This talk dropped so many new ideas on tools to try out and deployment best practices that I’m just going to write out a huge list for you to investigate. All the tools are free and private.




Scaleway and OVH


NPM shrinkwrap, Yarn, Docker Swarm, Mesos, Kubernetes (with DEIS and Flynn)


Logz.io, Logstash, Uptime Robot, Status Cake, Data Dog, Zapier (to wire together), Stack Storm, Bip.io

Andrew covered a few different large scale deployment types such as blue/green, canary and hit ‘n’ hope (probably not the best one, haha).

The final takeaways were: fix forward, embrace failure, rollback if you have to and write tests to stop it happening again.


Buffalo chicken wings at The Joker pub

After a long morning of learning, we headed over to the nearby Joker pub where they do a mean line in buffalo chicken wings. We’d booked 8 developers in from different companies to chat nonsense through the lunch hour and get excited about Jeremy Keith having lunch in the same building.

I think Brewdog Nanny State might be the best “work beer” going at 0.5% ABV and still delicious.

Power of emoji

Mariko Kosaka

The original NTT DoCoMo emoji set

The problem with a serious lunch is it can leave you seriously sleepy. I’d noticed the emoji talk after lunch as was expecting some light weight lols on the use of emoji in the modern world.

Mariko’s talk turned into an incredibly detailed history of emoji and their journey from Japan (E-picture, moji-words) into a worldwide phenomenon.

It turns out the first digital emoji was created around 1997 with a heart emoji on Japanese pagers. Shigetaka Kurita, working at DoCoMo, saw these pagers sold better than others and decided to add emojis to the available characters on the i-mode mobile internet service in Japan.

It’s crazy to think one man could define an entire set of emoji characters. Now there are entire standardisation bodies working on making sure emoji are compatible across countries and devices.

Optimise your development workflow

Umar Hansa

Animation showing Node.js hot code swapping in DevTools

Having been woken from our post lunch slumber with the power of emoji, it was back into the toys with some dev tools secrets.

I wanted to write more of these down, but Umar had absolutely packed his talk with tips (over 100 slides! of gifs!) and I just had to sit back and soak up the awesomeness.

Highlights for me were CSS animation debugging, CPU throttling, in-browser terminal and live nodeJS app editing.

Secret features: try going to chrome experiments in Canary and hitting shift 6 times to open up the experimental experiments!

All I can say is, you definitely need to sign up to Umar’s dev tip newsletter.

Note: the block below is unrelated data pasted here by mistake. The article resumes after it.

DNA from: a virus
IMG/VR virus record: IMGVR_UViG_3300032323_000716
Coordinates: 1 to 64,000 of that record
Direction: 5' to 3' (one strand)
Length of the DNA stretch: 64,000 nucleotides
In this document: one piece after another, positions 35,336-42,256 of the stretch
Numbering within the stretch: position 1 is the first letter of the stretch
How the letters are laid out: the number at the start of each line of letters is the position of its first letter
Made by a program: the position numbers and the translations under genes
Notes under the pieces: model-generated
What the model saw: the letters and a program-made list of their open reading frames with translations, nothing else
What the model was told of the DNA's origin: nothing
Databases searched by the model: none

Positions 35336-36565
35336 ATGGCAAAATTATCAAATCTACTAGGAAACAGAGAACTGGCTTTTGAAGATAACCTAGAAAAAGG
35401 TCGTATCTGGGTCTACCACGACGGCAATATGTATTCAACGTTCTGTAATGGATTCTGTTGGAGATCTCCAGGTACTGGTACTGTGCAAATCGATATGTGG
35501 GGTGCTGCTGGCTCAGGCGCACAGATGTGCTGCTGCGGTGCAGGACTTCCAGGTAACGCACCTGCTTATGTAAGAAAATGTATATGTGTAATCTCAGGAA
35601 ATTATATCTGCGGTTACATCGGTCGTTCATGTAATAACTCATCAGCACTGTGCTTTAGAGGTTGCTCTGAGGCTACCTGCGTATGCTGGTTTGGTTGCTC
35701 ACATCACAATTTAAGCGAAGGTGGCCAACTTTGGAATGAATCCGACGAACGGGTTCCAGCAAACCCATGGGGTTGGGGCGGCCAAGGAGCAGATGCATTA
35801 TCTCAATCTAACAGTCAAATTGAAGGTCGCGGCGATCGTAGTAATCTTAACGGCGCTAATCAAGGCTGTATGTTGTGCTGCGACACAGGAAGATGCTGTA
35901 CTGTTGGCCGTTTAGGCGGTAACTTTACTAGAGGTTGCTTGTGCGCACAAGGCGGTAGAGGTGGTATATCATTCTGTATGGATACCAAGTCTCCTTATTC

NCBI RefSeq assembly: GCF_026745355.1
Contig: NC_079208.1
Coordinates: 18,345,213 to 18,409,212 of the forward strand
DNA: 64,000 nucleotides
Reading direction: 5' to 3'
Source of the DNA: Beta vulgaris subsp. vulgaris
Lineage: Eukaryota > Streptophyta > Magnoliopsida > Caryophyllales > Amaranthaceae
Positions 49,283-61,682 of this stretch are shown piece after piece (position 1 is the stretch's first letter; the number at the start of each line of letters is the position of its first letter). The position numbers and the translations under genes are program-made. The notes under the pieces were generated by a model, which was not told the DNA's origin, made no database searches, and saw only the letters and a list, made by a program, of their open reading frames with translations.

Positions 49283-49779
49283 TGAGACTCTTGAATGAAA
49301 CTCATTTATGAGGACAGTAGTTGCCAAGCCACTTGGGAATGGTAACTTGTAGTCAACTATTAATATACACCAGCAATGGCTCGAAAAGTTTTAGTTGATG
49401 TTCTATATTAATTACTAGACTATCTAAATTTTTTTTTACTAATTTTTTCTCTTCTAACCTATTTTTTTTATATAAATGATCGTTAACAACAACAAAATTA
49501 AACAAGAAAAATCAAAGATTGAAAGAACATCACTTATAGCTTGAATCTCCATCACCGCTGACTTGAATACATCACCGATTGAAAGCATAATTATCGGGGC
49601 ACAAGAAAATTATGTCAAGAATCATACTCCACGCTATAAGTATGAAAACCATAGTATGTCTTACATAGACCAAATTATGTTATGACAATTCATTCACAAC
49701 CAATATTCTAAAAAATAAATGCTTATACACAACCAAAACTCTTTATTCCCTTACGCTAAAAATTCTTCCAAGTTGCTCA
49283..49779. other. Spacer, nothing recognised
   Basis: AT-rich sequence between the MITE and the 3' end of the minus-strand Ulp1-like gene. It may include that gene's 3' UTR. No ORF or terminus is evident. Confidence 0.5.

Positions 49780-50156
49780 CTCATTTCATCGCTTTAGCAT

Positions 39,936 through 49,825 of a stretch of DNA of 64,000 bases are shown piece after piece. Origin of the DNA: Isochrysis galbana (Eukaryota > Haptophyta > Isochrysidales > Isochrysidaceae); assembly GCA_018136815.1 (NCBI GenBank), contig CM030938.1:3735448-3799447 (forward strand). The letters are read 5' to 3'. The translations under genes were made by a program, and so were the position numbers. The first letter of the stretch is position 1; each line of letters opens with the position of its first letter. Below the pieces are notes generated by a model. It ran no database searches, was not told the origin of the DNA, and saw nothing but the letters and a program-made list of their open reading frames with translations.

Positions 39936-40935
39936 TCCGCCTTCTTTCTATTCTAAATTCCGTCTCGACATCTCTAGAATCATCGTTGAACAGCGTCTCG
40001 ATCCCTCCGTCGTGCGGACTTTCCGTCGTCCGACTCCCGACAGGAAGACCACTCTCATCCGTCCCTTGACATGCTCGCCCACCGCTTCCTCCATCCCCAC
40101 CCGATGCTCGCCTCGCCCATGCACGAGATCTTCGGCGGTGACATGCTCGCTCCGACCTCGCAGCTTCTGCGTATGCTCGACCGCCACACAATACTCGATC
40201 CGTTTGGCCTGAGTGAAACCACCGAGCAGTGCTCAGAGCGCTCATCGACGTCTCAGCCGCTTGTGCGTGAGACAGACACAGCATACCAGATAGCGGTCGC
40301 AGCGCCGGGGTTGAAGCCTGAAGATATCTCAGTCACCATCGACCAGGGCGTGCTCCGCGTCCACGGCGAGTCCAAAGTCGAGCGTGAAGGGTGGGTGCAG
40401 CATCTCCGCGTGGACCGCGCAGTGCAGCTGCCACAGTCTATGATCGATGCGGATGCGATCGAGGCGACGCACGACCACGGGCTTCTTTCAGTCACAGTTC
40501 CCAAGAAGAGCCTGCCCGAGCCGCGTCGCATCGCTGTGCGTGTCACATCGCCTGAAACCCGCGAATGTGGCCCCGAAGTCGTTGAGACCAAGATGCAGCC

Free beer and ice-cream

Literally reeling from the information bombardment, we stumbled out of the theatre and towards the delicious free beer and ice-cream. What better way to pick up a room full of 200 developers? I wonder if anyone got both…

A brief history and mis-history of modularity

ashley williams

When a speaker opens with recursive space turtles, you know things are going to get interesting.

Ashley was in from NPM to talk about the concept of modularity. What was awesome, was that this talk was literally about the concept. Ashley majored in philosophy at University and things quickly got cosmic.

We began with broad concepts, looking at both great programmers and great philosophers, and moved through to more practical applications of modular code.

Start with difficult design decisions or design decisions that are likely to change. A module should mask the things that are complex or liable to change.

This particular (badly remembered) quote absolutely rang true for me. It mirrored something I heard at a front-end architecture workshop with Micah Godbolt earlier this year. We are trying to mask complexity or code likely to change with our modules. By doing this, we can free up our brains to worry about the rest of the app.

Really nice applications are just a tiny bit of application logic that can’t be abstracted away, everything else should just be modules/packages.

Ashley tackled one common criticism of modular architecture covered in “The cost of small modules”: the more you modularise your code, the bigger it gets.

Modules are great for developers, but not in the final runtime. Our modularised code is awesome to write, but it’s hurting performance for the end user.

By using a non-preserving build tool such as rollup or closure (rather than webpack or browserify), we can remove the modularity in the runtime environment and speed up our apps. Best of both worlds!


Mathieu Henri

Live coded JavaScript art

Having had a minor existential crisis over modular JavaScript (standard working week hey), it was time to get really cosmic with some live coded JavaScript art.

Mathieu is well involved with Demoscene and Creative Coding, people who make art with code. The goal is to create something expressive, rather than functional.

Mathieu gave us some breakdowns on techniques that could be used to animate canvas elements and create audio sound effects with code, then got stuck straight into a live coding demo.

Coding with no libraries, no frameworks, 1 primitive and 1 formula in front of 200 developers… live. It was a crazy idea, but it paid off, creating a wild animation and music to go with it in only a couple of hundred lines of JavaScript.


And just like that… it was over! A roller coaster of tips, techniques, history, art, tools and everything in between. We dispersed into the night to discover Brighton, Mexican food and awesome beer with our brains filled with code.

If you’re thinking about a conference and want to get inspired, don’t hesitate. I’ll be looking forward to FFConf 2017 (Link should work in a few months right?).

Many thanks to all the organisers and speakers for getting us excited about front-end.